Date: August 22, 2001
As of June 21, 2001, Federal agencies must make websites accessible to people with vision impairments, hearing problems, limited dexterity and other disabilities. Section 508, an amendment to the Rehabilitation Act of 1973, mandates that people with disabilities be given access to government information, including through websites, as easily as anyone else. The Act also pertains to organizations that receive funds from the federal government and companies that have government procurement and related contracts.
An overview of why accessibility is important
What the regulations and laws are
The “costs” of implementing or not implementing Website accessibility
How to do a basic accessibility audit
How does accessibility relate to usability in website design
How to incorporate the disabled into standard usability testing
Examples of accessible and inaccessible websites
Experience using Dragon Dictate with websites
Computer accessibility in general.
The panelists are:
Denise Spielman, Oregon Affiliate of the Northwest Regional Disability and Technical Assistance Center
Terry Brainerd Chadwick, website optimization specialist
Beverly Arnoldy, usability testing expert, and
Lina Bensel, Independent Living Specialist.
Denise M. Spielman is the Oregon affiliate of the Northwest Disability Business Technical Assistance Center (DBTAC) which is based in Olympia, Washington, and encompasses the states of Washington, Oregon, Idaho and Alaska. As the Americans with Disabilities Act (ADA) Program Coordinator, her office is housed at Independent Living Resources, a nonprofit social services agency providing services to people with disabilities to enable them to gain and maintain the skills necessary to live independently. A graduate of the University of Illinois with a background in teaching and training, Denise has nearly three years of experience providing technical assistance on the ADA. She facilitates training sessions on all aspects of the ADA. In addition, she performs site evaluations for facility accessibility, assists consumers who feel they are being discriminated against under the ADA, and conducts disability sensitivity awareness training.
Terry Brainerd Chadwick is the President of InfoQuest! Information Services, a firm that provides website optimization, accessibility, content development, and strategic research services. She has been helping businesses market their products and services on the Internet since 1991, has been designing websites since 1994, and has been working on and speaking about website accessibility and optimization issues since 1995. Terry Chadwick is a past president of the Oregon Chapter of the Special Libraries Association, the founding vice-president of Internet Professionals Northwest, a former board member of the Association of Independent Information Professionals (AIIP), and is a member of CHIFOO.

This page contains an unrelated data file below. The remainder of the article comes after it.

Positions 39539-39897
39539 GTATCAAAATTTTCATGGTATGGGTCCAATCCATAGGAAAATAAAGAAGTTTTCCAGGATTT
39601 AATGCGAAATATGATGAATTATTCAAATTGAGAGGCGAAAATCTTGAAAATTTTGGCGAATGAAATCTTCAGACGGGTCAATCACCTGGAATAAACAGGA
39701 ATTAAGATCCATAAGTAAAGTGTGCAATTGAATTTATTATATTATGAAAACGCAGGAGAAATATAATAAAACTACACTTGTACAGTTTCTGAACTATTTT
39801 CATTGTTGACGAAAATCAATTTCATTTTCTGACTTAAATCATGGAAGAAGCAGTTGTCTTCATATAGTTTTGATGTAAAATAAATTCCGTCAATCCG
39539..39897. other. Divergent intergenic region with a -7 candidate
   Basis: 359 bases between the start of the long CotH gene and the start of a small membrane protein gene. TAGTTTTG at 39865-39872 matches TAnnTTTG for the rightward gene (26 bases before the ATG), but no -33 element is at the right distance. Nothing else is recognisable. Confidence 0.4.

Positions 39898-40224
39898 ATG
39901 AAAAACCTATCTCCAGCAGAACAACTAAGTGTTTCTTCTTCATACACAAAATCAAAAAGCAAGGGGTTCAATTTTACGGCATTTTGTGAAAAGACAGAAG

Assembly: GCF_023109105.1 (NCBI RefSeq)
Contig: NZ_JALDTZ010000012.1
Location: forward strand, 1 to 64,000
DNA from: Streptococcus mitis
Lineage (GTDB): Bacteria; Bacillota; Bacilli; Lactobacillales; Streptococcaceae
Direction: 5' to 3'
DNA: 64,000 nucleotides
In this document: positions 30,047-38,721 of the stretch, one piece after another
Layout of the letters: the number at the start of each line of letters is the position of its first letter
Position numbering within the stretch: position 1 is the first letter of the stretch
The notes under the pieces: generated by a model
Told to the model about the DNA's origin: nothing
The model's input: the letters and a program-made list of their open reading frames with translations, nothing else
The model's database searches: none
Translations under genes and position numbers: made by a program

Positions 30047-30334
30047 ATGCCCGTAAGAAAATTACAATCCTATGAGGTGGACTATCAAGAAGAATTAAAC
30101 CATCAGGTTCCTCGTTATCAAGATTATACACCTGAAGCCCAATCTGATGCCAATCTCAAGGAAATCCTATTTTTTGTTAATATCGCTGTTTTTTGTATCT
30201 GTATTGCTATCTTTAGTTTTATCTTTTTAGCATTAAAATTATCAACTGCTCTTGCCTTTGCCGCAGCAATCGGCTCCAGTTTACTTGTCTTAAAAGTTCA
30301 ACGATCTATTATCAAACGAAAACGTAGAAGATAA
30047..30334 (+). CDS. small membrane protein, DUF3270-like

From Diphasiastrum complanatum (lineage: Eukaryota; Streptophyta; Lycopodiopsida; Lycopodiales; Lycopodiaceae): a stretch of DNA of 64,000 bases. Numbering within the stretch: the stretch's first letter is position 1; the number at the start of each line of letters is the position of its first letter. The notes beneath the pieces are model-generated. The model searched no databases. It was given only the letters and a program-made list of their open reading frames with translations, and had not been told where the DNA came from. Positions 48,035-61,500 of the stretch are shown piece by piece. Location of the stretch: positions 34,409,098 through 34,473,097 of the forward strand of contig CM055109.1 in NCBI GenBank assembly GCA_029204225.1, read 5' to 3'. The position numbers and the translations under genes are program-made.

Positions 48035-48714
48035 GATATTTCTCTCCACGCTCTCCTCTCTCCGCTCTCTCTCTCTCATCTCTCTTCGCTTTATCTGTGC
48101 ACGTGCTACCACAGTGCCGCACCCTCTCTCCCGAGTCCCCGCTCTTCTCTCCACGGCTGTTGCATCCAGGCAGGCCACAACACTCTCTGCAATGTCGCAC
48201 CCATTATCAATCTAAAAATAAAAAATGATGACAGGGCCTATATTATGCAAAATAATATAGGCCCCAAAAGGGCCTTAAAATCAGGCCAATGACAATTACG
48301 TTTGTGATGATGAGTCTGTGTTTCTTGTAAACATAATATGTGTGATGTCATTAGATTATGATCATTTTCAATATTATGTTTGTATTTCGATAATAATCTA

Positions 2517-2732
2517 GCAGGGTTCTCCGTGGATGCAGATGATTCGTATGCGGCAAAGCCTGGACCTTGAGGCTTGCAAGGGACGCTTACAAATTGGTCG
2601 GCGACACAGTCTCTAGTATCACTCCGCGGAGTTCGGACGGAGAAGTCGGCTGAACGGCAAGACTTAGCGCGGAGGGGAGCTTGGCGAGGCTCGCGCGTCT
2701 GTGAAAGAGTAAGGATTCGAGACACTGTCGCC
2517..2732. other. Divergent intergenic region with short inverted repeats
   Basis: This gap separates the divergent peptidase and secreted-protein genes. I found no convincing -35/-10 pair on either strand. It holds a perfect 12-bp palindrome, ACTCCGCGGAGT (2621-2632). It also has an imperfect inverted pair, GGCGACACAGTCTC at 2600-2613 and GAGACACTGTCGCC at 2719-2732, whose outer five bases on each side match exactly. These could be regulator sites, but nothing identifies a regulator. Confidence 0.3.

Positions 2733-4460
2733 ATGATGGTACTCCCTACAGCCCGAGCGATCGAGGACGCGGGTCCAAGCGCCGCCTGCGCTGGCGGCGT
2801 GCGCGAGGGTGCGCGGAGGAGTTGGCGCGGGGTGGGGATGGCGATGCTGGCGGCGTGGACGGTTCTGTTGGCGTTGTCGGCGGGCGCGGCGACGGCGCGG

Bev Arnoldy specializes in usability testing, heuristic evaluations, user surveys, and usability training for recent corporate clients such as Intel, Symantec, Medscape, and Informix. Her past corporate work experience includes contributions in software development, technical support, technical writing, and training for such firms as Honeywell, Intel, Schlumberger, and Mentor Graphics. She is an active member of CHIFOO (Computer Human Interaction Forum of Oregon) and SWE (Society of Women Engineers). Beverly holds bachelors and masters degrees in mathematics and computer science from the University of Minnesota.
Lina Bensel works as an Independent Living Specialist/Peer Counselor at Independent Living Resources (ILR), a nonprofit social services agency whose goal is to help people with disabilities to live as independently as possible. Having had an initial relationship with ILR as a volunteer, Ms. Bensel has for the past three years maintained a caseload of consumers as well as conducted classes as requested by consumers (recent classes have centered around housing readiness and cooking for people with disabilities). In addition, she performs living skills assessments to help people move toward greater independence in their living arrangements. Ms. Bensel has served on Tri-Met’s Committee on Accessible Transportation as Chair of the LIFT Subcommittee as well as a general committee member and is recognized in the community as a valuable resource for information about the LIFT system.